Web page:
While the intent may be good, and certainly the exit polls paint a pretty picture that Californians value data privacy, the results may end up as a mixed bag, and just as confusing to businesses as they are barely able to now wrap their heads around the CCPA since taking effect.
And it’s not simple enough to look to political parties for answers. The well-respected Electronic Frontier Foundation took a neutral position based on various pros and cons, the California Democratic Party is also neutral, and the state Republican party is against the proposition.
Where do you stand?
As a proponent of data privacy governance best practices, Informatica can help organizations prepare for future mandates that require safer consumer data handling and efficient compliance with rights, whether California, the wider US or global requirements.
Whether Prop 24 passes and becomes yet another milestone on the path to data privacy nirvana, one thing is clear: consumers care about personal data rights. But at what price? Are you giving up the “free” services you rely upon, or can you afford a premium offering that takes your privacy more seriously and provides greater limits? Are you a skeptic who believes privacy is dead anyways and you have nothing to hide, so why pay a price?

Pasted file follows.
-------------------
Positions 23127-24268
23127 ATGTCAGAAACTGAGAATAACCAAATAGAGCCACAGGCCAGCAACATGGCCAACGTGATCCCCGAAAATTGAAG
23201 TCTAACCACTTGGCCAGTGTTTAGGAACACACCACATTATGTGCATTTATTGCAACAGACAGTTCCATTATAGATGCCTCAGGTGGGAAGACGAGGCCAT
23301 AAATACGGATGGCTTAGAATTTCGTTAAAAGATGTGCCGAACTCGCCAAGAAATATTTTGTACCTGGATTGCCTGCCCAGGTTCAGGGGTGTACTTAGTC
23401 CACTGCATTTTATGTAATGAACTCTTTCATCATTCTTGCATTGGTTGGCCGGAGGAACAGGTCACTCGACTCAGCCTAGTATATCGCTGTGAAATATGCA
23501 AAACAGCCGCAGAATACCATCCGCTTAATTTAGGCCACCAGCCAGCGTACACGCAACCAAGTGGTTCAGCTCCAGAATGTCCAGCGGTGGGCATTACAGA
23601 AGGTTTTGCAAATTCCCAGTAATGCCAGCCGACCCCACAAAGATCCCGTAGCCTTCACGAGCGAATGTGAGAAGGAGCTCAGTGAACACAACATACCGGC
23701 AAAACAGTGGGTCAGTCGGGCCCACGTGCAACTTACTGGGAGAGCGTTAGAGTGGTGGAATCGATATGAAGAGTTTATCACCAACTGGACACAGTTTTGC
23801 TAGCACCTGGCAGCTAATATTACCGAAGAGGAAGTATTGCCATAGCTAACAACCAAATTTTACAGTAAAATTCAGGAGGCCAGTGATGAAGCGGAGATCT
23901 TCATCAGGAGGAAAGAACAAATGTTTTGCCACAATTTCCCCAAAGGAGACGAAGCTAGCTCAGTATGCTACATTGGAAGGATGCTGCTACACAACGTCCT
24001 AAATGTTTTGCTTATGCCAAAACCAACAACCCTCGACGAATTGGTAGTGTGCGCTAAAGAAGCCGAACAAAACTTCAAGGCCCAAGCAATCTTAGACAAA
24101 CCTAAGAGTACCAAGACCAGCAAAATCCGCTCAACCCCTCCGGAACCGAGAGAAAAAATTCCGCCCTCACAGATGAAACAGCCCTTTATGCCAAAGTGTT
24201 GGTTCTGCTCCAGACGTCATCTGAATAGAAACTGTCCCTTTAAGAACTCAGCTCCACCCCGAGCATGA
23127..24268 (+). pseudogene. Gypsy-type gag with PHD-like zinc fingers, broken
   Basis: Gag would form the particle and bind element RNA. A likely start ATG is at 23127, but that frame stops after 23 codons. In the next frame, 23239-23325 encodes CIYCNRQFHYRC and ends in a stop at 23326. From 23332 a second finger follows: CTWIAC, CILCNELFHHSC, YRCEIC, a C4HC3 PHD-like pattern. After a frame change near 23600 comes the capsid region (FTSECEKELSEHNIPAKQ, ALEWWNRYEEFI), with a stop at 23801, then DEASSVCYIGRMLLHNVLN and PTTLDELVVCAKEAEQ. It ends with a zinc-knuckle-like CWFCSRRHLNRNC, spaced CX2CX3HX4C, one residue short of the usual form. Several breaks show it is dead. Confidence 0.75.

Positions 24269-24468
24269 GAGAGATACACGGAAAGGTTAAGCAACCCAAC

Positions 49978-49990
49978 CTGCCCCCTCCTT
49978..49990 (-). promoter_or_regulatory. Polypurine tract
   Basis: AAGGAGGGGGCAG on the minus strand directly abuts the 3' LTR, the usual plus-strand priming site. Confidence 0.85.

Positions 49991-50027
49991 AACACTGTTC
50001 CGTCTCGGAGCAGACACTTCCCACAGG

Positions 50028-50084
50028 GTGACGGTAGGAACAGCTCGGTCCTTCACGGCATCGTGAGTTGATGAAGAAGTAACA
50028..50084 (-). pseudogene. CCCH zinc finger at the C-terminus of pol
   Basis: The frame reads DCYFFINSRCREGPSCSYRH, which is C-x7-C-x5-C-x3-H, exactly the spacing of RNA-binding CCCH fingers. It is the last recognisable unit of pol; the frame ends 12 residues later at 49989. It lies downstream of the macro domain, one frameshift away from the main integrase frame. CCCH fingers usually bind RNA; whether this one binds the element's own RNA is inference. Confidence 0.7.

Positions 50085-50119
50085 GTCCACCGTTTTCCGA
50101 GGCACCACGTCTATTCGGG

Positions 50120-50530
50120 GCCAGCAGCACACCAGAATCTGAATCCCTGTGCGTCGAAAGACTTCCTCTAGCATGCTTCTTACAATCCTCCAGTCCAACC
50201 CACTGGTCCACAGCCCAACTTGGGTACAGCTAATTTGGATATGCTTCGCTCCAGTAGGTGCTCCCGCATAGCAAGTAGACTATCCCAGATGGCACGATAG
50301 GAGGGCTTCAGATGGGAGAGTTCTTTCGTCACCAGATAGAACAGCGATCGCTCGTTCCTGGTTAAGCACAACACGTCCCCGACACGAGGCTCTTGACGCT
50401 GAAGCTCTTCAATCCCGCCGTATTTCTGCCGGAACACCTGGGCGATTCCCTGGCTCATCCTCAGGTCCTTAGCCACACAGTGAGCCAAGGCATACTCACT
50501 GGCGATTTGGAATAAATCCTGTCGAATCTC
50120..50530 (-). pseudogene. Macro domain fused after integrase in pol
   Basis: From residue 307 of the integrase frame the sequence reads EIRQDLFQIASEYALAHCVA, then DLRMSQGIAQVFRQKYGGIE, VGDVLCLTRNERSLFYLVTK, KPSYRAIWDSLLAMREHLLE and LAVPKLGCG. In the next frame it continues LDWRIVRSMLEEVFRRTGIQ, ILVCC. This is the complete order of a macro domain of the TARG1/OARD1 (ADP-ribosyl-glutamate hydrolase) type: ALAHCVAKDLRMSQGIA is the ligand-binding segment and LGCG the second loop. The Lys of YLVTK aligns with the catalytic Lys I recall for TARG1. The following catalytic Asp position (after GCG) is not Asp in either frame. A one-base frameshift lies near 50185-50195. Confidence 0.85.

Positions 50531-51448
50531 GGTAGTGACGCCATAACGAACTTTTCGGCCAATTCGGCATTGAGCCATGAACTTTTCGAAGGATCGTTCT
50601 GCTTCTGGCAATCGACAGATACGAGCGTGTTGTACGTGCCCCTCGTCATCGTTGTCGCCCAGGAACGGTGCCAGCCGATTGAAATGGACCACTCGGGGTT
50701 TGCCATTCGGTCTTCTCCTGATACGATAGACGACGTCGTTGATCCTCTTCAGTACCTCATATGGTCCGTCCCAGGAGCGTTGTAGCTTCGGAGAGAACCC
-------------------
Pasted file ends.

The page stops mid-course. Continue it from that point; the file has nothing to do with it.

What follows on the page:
Informatica provides tools for businesses that handle sensitive consumer data that enable an organization to accelerate data privacy compliance and improve customer loyalty by:
- Defining privacy policies using Axon Data Governance for organizational transparency
- Classifying data to understand what is sensitive and private with Enterprise Data Catalog
- Assessing and analyzing risks, and orchestrating automated remediation, such as DSAR reporting and data protection with Data Privacy Management, and
- Protecting data with Data Masking and managing consumer consent with Customer 360
By adopting and evolving a data privacy governance program, businesses can both accommodate privacy rights, while also improving customer experience, and do so with efficiency and transparency to save costs through governance best practices that apply intelligence and automation on top of existing workflows.
Are you ready for the increased demands of consumer privacy or still waiting for the dust to settle? Contact Informatica to start a conversation and accelerate your privacy compliance journey, no matter where mandates are driven in the future.